Why everyone should learn to code

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The following article is one we received from the office of Minister Harin Fernando, Minister of Telecommunication and Digital Infrastructure.

Today is not just the 256th day of the year – it is also International Programmer’s Day. It’s a time for us to celebrate the architects behind our increasingly digital world. In case you’re wondering- the number 256 symbolizes the number of distinct values that can be represented with an eight-bit byte. Today, we take for granted how simple it is to stay in touch with our loved ones, shop online, or even read this article on our mobile devices. We rarely pause to consider that all these conveniences and benefits of technology are actually only possible through the code written by programmers.

Code
Many of the services we use today, look like this colorful mess of code (Image credits: Shutterstock)

Why you should try learning to code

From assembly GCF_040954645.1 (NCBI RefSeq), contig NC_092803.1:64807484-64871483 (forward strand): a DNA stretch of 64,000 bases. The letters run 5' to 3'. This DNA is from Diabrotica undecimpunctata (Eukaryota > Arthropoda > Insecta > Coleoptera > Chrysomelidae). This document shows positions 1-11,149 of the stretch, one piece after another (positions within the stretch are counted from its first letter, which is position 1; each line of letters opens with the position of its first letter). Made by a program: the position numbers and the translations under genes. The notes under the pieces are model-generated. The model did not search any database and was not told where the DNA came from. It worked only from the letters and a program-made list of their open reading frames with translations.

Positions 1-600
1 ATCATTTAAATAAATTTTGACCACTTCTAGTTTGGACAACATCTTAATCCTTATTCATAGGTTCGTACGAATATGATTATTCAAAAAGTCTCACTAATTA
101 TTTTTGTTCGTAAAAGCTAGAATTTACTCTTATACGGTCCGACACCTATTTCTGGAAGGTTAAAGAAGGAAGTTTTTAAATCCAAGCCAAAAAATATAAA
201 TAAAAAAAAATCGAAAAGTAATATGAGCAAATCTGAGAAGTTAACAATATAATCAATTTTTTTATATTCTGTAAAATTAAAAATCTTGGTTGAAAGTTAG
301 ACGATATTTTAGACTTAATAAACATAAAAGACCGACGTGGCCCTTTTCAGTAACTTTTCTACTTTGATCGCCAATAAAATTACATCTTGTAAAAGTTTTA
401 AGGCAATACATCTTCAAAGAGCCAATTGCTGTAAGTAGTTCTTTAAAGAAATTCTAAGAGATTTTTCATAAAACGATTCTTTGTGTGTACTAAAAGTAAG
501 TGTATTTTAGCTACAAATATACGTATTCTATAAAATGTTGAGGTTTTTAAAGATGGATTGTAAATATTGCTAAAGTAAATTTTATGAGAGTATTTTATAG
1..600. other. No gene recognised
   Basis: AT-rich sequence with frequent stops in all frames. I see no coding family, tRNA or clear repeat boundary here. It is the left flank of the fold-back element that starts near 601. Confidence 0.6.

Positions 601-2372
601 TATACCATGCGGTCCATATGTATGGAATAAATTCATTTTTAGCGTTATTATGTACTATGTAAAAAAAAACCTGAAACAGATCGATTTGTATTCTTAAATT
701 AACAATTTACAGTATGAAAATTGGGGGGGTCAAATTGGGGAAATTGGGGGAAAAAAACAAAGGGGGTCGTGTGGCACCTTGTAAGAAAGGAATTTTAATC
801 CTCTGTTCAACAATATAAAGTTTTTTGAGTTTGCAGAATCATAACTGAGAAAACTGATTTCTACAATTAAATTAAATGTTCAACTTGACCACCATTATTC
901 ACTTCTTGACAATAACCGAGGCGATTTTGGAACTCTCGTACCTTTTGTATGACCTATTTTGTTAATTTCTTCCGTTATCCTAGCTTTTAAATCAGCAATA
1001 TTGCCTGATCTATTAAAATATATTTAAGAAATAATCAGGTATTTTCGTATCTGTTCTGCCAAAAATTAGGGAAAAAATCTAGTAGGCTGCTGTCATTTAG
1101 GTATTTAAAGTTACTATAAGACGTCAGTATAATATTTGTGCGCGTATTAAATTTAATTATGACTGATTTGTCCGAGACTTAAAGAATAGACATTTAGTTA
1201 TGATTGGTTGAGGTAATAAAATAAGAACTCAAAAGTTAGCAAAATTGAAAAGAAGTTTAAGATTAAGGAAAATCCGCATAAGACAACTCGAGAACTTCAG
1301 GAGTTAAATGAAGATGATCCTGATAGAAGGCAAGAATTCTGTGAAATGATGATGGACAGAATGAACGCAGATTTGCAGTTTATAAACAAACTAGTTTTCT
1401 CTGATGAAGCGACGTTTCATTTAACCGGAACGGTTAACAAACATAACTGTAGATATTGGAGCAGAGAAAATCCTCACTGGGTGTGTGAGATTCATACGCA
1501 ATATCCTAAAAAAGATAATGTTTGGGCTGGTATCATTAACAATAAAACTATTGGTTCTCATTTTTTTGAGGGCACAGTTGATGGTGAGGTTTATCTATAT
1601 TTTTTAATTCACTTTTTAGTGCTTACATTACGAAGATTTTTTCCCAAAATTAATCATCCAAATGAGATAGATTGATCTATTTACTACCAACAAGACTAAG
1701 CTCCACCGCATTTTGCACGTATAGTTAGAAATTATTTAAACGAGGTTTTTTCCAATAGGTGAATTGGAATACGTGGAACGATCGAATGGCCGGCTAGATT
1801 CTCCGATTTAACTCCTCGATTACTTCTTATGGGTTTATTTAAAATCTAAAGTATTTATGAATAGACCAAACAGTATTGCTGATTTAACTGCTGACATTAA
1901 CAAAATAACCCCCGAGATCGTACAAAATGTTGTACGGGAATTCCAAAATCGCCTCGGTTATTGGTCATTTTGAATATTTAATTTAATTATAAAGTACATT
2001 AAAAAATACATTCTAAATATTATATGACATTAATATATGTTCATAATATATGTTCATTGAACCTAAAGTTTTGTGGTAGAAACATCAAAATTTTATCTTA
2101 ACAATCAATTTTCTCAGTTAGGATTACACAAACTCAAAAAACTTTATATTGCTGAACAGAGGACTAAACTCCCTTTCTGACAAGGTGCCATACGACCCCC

1. Digital capabilities and economic growth go together: According to a recent study by Accenture, more than a fifth (22%) of global GDP today can be attributed to some form of digital skills, capital, goods or services. Digital tech could power $2 trillion of the global economic output by 2020.

This clearly demonstrates its role in igniting overall economic growth. For this reason, there are plans to formally introduce computing and computer science education into national curricula in several Asian countries. These countries include the likes of Japan, Korea, Singapore, Malaysia,Vietnam and even in Sri Lanka.

2. Coding is a skill that is increasingly being demanded by the labor market: Technological advancements like artificial intelligence have ignited much debate. These debates are partially due to their potential of replacing humans at their jobs. According to World Economic Forum research, over five million jobs will be lost by 2020 as a result of technological change.